The Dalek Dissenter

One day I’m going to get a couple of postcards and send them to Russell T. Davies, care of the BBC. Davies is, as I understand it, a very difficult man to get postal mail to, but that’s okay. If my postcards never even make it to him, they’ll be seen and read, and ideas do travel. That’s all a meme is, really.

One postcard is going to say, “What if everyone on the planet had a Near Death Experience, all at once?” I dreamed that happened, once. It was pretty amazing.

The other postcard will say, “What would a Dalek dissenter be like? What sort of circumstances could cause one to exist?”

[info]wlofie and I talked about this some tonight. What got me thinking of it was the Doctor Who TV Movie (yes, [info]spc476, the one that never existed) as it pertains to The Master, who is rumored (remember how rumors go) to be making a comeback this series. If the TV Movie is taken as canon, the TARDIS ate him, so I’d like to see how he recovers from that.

Anyway, at the beginning of the TV Movie, The Master is being tried on Skaro for his crimes. They don’t actually say that it’s the Daleks who have him on trial, but when his execution is carried out, there’s a faint chorus of “Exterminate!” going up in the soundtrack. Of course, Skaro is the home world of the Daleks, but without that little hint against the music, one could think it was the Kaleds or the Thals or some later colony holding him on trial.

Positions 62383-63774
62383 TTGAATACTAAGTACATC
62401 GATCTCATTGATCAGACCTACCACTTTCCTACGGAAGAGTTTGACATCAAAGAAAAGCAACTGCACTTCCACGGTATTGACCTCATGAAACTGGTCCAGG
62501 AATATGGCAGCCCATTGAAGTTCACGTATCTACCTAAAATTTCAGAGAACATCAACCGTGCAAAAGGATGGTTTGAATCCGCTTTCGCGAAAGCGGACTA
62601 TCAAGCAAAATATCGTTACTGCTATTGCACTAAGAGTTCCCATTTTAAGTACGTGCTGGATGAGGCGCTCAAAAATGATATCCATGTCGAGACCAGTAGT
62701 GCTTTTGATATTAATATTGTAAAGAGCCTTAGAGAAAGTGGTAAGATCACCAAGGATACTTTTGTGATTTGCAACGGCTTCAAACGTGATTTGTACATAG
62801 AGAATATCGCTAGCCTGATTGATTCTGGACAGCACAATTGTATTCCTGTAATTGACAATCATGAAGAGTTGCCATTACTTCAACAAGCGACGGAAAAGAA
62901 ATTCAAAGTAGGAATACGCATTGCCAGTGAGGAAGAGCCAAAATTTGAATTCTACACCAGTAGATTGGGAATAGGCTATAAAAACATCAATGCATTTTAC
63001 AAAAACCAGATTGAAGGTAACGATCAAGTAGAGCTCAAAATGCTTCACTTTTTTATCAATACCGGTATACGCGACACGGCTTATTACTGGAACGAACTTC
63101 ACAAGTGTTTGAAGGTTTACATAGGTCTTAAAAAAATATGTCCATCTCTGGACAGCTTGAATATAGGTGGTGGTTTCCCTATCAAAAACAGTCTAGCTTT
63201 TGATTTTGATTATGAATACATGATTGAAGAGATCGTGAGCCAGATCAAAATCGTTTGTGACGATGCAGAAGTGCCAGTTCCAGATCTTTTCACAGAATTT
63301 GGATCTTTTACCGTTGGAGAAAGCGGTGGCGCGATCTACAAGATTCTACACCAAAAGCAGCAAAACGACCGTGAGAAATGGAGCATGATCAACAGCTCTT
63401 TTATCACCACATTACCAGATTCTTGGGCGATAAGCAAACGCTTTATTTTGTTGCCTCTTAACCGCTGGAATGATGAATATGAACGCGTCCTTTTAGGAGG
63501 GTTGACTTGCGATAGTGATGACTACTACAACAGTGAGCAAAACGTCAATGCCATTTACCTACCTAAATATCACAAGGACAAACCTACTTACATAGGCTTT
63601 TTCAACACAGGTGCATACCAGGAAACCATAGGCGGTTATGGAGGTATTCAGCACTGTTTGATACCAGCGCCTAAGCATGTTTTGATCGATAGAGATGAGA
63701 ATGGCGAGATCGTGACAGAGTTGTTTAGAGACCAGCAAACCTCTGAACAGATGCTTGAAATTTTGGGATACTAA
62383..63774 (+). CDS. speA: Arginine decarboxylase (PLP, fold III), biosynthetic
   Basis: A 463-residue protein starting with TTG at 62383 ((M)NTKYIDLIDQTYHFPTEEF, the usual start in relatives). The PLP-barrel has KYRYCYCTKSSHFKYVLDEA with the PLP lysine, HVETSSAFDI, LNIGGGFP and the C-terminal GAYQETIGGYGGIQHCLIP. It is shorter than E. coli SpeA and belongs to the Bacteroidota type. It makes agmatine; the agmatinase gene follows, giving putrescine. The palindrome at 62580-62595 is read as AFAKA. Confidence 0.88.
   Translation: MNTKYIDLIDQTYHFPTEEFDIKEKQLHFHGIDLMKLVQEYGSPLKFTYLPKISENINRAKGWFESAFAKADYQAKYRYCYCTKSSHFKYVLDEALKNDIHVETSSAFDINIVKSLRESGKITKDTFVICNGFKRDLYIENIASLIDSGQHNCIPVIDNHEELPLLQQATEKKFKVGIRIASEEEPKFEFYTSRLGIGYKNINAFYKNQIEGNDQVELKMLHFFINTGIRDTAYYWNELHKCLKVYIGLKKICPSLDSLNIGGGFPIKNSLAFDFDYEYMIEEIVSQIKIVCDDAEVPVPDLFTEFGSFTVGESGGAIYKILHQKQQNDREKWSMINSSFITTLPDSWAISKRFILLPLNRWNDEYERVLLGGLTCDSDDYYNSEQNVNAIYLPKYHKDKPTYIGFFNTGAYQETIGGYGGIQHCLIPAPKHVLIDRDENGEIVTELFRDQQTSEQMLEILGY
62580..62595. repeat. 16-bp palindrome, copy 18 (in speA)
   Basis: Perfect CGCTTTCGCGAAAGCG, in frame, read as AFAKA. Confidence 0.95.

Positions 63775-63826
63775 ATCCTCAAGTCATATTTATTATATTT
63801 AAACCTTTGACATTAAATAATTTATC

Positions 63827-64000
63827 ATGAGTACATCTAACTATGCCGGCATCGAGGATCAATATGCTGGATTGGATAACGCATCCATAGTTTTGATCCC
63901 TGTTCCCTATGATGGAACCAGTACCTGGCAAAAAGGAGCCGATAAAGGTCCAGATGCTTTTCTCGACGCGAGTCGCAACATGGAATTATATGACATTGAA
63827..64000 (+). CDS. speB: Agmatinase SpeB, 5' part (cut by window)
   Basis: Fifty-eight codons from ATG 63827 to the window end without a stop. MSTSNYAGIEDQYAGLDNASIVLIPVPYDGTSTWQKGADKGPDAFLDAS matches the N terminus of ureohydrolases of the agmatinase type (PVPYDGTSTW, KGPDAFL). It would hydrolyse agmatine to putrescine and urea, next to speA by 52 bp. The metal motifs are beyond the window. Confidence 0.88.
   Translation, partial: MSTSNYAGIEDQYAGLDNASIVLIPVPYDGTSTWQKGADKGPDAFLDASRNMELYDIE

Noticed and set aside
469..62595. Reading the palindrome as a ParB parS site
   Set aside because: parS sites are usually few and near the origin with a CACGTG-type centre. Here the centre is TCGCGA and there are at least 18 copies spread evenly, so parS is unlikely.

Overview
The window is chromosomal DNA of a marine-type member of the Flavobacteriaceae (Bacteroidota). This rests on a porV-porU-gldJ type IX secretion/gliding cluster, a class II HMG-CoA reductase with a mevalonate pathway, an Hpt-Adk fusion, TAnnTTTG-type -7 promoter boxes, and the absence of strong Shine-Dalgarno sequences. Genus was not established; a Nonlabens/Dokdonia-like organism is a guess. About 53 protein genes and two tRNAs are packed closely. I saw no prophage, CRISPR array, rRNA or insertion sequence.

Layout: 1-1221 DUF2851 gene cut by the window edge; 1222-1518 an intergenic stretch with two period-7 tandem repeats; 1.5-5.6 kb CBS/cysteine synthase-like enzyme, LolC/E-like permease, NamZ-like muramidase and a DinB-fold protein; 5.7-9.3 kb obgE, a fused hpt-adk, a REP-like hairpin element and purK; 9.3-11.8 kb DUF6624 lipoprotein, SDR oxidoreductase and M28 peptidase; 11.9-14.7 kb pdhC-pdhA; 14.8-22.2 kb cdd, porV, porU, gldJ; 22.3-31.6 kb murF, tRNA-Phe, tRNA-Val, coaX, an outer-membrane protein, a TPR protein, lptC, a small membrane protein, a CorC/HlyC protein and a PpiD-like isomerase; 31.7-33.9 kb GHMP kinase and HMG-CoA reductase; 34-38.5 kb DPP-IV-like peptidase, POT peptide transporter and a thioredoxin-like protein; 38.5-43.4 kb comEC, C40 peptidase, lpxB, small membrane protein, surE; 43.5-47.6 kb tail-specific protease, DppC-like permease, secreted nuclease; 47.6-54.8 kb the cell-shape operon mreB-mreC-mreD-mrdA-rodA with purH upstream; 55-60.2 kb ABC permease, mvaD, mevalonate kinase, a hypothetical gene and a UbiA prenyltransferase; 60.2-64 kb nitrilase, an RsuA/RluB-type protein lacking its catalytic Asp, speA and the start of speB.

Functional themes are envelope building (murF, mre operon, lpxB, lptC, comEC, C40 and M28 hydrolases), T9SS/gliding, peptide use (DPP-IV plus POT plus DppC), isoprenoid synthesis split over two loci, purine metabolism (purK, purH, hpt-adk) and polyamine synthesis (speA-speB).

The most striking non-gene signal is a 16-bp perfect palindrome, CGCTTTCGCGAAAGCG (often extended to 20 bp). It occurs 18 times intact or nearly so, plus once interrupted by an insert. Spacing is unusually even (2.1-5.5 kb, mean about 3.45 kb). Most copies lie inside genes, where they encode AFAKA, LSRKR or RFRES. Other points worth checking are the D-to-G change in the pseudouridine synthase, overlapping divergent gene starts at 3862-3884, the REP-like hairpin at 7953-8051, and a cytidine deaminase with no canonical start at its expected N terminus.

But why would Daleks try an alien? Any non-Dalek is mere vermin to be eradicated for the purity of an all-Dalek universe. They’ve been known to form brief and unfaithful alliances before, but they were brief and unfaithful because you don’t take pestilential critters seriously. You exterminate. So, again, why would they try the Master? Why would Daleks apply justice to vermin?

Turning that question around – well, just who would the Daleks try? The obvious answer is – another Dalek. Only another Dalek would deserve the level of respect that application of justice implies, that the individual concerned is a being whose innocence or guilt matters.

[info]wlofie pointed out that this is a kind of sketchy premise, too, because Daleks are hypersensitive to inferiority, to flaws, to anything that indicates weak genetic traits. In the episode where The Doctor and Rose encounter a Dalek in Van Staten’s alien museum, the creature, upon feeling things that Daleks don’t tend to feel, declares itself a freak and an aberration, then self destructs. Wouldn’t any Dalek that did something other Daleks didn’t approve of likewise be branded defective and tossed into the incinerator?

Well, maybe. But what if the offending Dalek was being ever so much more Dalek than the ruling Daleks? What if the non-compliant creature were misbehaving in a way that other Daleks could not possibly refute, but were forced to acknowledge as entirely Dalek-like (Dalekish? Dalekoid?)?

Say, for instance, that whoever is Supreme Dalek for the moment underwent some kind of aberration itself and did something like, oh, forming a faithful alliance with a very plainly inferior species for little to no Dalek benefit. Rank and file Daleks fall into line because obedience is their second strongest compulsion. But say that one Dalek recognizes that they should be exterminating. It becomes a dissenter, and not one that can be brushed aside as defective, for it is pushing to do what Daleks do best, wholesale genocide.

So, would such a thing stand trial? I’m thinking maybe so.